These objects, and other advantages, are preferably accomplished in a container made of inexpensive, lightweight but rigid, disposable, injection-molded plastic, comprising a top and bottom which can be easily assembled together by unskilled personnel without the use of tools to form the enclosure, the top having a plurality of apertures through which used medical-surgical materials may be inserted one-way into the container, including a larger aperture guarded by a one-way barrier which snaps shut after the insertion of larger used materials. The barrier is selectively removable by the user to provide a more "open" container, and a flush-mounting cover is provided on the container, the position of which is adjustable by the user, to close the openings of the container either partially during use or completely before disposal.
A more complete understanding of the invention may be obtained by a review of the following description of the preferred embodiment, when taken in conjunction with the drawings, wherein:
FIG. 1 is a view of the top of the enclosure with the sliding cover slid back from the disposal openings of the container, and wherein sections II--II, VI--VI and VII--VII are taken;
FIG. 2 is a sectional view through the container as revealed by taking section II--II in FIG. 1, and showing a view through the top part, with the sliding cover in the closed position;
FIG. 3 is another sectional view through the top part as revealed by section III--III taken in FIG. 2;
FIG. 4 is yet another sectional view through the top part, as revealed by taking the section IV--IV in FIG. 2;
FIG. 5 is a view looking into the bottom of the top part of the container as revealed by taking the section V--V in FIG. 2;
FIG. 6 is a sectional view through the molded, male-female snap-fitting which holds the top of the container to the bottom in the assembled position, as revealed by taking section VI--VI in FIG. 1;
FIG. 7 is another sectional view through the top-to-bottom fastener mechanism, as revealed by the section VII--VII taken in FIG. 1;
FIG. 8 is a detailed section through the cover slide rail and the container top revealed by the section VIII--VIII taken in FIG. 3, showing the snap-in, over-center type fastener used to install the rail to the container top;
FIG. 9 is a partial sectional view through the top part of the container with the sliding cover shown in the fully-opened position;
FIG. 10 is a sectional view through the underside of the top part of the container with the cover shown in the fully-opened position, as revealed by the section X--X taken in FIG. 9;
FIG. 11 is the same as FIG. 10, except that the sliding cover is shown in the fully-closed, locked position;
FIG. 12 is a partial sectional view through the disposal opening of the top part of the container showing the barrier flap removed;
FIG. 13 is a partial sectional view through the side of the top part of the container showing the cover in the intermediate position and the disposal of a hypodermic syringe and needle combination into the container in the direction of the arrow, with the barrier flap in a partially-displaced position;
FIG. 14 is a partial sectional view into the underside of the top part of the container showing the sliding cover in the intermediate position, as revealed by the section XIV--XIV taken in FIG. 13;
FIG. 15 is an isometric view of the underside of one of the two slide rails;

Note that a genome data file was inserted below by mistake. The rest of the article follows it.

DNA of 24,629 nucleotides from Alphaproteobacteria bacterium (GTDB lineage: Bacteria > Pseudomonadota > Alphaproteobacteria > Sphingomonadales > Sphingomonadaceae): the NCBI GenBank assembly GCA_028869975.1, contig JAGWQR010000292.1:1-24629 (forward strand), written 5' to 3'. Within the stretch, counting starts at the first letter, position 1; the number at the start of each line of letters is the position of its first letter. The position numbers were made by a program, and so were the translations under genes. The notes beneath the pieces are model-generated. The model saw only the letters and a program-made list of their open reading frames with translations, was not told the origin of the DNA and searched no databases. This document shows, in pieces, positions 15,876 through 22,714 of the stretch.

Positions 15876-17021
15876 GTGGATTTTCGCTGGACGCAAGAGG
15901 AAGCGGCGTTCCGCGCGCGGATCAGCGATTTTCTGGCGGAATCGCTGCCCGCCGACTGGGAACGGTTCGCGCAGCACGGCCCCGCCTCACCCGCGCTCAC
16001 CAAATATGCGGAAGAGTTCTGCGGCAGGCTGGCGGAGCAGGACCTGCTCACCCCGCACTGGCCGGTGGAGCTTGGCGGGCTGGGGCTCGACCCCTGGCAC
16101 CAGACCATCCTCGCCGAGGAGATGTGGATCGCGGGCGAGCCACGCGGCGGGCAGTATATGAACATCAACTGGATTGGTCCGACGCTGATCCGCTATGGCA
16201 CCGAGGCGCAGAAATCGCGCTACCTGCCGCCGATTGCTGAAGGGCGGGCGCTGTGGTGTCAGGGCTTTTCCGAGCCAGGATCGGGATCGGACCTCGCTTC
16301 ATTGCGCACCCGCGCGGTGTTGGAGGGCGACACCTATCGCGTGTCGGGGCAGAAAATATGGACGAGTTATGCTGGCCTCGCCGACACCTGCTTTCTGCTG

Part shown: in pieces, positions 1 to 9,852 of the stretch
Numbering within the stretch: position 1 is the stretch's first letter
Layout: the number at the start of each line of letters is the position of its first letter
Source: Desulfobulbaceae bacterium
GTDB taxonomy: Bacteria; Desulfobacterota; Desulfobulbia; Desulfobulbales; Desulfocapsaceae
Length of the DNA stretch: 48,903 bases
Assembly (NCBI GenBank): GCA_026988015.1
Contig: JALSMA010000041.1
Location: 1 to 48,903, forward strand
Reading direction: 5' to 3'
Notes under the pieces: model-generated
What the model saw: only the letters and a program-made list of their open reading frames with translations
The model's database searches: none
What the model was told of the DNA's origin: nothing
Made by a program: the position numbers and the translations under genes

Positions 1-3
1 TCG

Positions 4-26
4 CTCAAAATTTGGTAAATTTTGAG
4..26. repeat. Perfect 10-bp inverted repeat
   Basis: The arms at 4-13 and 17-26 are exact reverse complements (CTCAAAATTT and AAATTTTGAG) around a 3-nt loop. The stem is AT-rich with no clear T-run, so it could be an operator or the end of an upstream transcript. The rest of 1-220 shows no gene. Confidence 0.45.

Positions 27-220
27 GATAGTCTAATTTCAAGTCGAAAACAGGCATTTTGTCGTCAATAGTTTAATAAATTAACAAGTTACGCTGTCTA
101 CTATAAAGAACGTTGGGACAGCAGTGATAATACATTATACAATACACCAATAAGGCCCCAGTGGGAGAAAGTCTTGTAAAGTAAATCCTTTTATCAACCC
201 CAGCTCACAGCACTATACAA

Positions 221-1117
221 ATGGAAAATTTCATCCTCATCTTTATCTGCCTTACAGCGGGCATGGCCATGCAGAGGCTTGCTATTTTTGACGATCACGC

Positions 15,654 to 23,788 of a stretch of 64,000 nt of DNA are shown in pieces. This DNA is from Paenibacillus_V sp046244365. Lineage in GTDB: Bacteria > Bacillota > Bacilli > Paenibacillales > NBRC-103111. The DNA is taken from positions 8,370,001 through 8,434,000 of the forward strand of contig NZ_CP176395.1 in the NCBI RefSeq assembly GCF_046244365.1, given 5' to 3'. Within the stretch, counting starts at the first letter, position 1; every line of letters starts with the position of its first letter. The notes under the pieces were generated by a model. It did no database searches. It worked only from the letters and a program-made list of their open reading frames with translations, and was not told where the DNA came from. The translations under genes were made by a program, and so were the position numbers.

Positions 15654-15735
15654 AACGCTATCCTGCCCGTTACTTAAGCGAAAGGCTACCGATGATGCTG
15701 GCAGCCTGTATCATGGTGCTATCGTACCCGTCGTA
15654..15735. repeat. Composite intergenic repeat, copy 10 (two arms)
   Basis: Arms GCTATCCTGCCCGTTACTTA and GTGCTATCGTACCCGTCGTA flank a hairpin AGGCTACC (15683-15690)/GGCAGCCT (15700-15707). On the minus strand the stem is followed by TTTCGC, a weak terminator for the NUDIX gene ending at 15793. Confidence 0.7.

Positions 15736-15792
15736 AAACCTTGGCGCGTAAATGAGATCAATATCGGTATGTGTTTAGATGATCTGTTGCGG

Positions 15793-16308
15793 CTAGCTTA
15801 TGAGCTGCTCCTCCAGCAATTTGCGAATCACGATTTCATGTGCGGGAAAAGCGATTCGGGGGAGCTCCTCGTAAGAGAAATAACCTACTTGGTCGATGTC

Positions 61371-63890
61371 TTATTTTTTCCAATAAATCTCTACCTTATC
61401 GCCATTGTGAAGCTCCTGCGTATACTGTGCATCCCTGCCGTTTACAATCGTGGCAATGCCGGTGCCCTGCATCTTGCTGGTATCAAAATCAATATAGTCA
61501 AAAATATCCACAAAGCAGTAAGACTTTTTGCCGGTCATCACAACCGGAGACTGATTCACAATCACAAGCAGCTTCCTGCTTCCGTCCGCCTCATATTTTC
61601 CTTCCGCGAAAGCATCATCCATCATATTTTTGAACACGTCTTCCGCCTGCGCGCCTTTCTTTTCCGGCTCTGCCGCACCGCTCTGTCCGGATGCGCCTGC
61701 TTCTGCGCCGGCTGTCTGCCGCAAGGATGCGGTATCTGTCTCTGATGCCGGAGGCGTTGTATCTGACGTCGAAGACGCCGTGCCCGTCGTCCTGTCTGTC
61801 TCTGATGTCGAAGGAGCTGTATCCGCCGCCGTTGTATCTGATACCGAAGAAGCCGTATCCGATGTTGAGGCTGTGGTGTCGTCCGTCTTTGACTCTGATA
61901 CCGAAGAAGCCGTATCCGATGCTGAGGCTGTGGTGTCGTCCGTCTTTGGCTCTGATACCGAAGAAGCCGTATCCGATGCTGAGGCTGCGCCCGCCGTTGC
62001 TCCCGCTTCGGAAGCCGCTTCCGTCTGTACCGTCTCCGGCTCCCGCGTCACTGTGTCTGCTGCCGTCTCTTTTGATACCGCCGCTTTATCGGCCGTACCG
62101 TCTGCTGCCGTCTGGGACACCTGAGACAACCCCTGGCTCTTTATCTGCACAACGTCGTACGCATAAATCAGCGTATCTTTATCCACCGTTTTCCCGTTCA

FIG. 16 is an isometric view of the assembled container with the sliding cover shown in the fully-open position;
FIG. 17 is a partial sectional view which illustrates that a number of bottom parts of the container may be nested within one another for efficient packing;
FIG. 18 is a sectional view through a number of top parts of the container, illustrating the nesting feature of this part;
FIG. 19 is a partial, isometric, exploded view of the container of the present invention showing the parts of the bottom, the top, the sliding cover and the cover retaining rails.
FIGS. 16 and 19 best illustrate a preferred embodiment of the subject of the present invention, a disposable container for medical sharps and other medical-surgical materials 10, FIG. 16 being an isometric view of the assembled container 10 and FIG. 19 being an exploded view, showing the parts in their relative relationship to one another.
Container 10 comprises five snap-together parts: A bottom part 20, a top part 30, a sliding cover 60 and two cover-retaining rails 70A and 70B which are symmetrically-similar to one another.
It is contemplated that, in the preferred embodiment of the container 10, all parts are injection-molded from a strong but lightweight and inexpensive thermoplastic such as polyethylene or polypropylene. This results in a container that is relatively strong, rigid, decoratively colorful, but sufficiently inexpensive to warrant a one-use disposal.
Additionally, if top part 30, cover 60 and slide rails 70A and 70B are molded from a transparent or transculent material, the contents of the container may be easily viewed, and the remaining disposal volume available easily estimated.
These modes and materials of fabrication also permit the inclusion of details within the molds to incorporate within the parts certain advantageous features discussed below, e.g., the "nesting" ability of the parts and the snap-together fasteners of the container 10. The thermoplastic material of the parts further permits the inclusion of a very smooth, finished surface on both the inside and the outside of the container, which helps to prevent the entrapment of potentially septic material on the internal or external surface of the container 10.